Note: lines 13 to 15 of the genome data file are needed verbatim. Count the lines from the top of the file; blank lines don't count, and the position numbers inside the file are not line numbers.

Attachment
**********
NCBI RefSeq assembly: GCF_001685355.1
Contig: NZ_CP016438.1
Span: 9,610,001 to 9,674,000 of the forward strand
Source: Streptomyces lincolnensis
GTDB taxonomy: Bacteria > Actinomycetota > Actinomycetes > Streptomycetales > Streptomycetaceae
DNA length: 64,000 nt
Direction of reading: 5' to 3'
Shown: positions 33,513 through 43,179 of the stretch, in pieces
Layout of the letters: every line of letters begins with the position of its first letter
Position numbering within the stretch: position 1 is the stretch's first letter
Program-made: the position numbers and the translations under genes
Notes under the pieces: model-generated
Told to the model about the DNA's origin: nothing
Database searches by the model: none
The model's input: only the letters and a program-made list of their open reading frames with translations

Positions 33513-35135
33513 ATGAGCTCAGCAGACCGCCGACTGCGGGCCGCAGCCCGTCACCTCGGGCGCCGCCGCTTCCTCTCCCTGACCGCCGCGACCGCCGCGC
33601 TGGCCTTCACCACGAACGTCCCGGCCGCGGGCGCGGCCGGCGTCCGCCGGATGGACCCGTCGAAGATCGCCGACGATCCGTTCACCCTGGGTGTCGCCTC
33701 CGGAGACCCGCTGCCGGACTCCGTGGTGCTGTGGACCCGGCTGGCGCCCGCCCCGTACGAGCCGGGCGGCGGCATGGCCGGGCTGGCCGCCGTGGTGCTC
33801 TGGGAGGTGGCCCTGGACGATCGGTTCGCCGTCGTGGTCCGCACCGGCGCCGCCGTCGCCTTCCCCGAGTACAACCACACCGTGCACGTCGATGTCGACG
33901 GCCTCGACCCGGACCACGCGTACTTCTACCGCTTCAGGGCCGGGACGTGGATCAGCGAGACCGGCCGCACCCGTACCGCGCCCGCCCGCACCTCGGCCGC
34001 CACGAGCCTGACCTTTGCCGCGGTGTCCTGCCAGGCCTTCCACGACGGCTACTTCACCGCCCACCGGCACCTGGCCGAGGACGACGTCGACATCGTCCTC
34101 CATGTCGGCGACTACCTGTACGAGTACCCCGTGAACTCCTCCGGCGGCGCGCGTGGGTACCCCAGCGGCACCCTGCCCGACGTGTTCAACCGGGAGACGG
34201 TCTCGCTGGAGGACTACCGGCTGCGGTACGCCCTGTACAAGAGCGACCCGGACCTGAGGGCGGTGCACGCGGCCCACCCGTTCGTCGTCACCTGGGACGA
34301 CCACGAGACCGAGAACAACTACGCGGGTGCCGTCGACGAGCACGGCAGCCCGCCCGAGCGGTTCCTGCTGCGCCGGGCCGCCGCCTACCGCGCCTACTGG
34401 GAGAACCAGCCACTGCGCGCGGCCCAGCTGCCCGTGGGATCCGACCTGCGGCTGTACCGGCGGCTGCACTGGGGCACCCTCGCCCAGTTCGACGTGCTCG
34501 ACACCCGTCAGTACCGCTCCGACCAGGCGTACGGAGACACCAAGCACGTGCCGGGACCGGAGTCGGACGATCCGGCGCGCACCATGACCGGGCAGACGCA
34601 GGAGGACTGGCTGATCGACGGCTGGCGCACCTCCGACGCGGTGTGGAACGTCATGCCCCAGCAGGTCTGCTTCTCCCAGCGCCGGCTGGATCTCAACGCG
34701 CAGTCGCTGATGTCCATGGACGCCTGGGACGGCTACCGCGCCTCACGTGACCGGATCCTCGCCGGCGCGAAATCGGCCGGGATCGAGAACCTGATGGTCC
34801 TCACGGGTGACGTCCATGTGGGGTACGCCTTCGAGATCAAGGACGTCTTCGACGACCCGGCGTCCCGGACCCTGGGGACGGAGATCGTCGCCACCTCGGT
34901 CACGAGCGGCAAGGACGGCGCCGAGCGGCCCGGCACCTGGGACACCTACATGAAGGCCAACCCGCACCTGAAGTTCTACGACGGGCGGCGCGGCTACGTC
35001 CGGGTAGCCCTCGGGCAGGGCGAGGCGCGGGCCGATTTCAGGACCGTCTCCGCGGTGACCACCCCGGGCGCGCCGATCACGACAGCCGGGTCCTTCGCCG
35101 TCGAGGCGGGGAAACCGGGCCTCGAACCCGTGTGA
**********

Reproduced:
Told to the model about the DNA's origin: nothing
Database searches by the model: none
The model's input: only the letters and a program-made list of their open reading frames with translations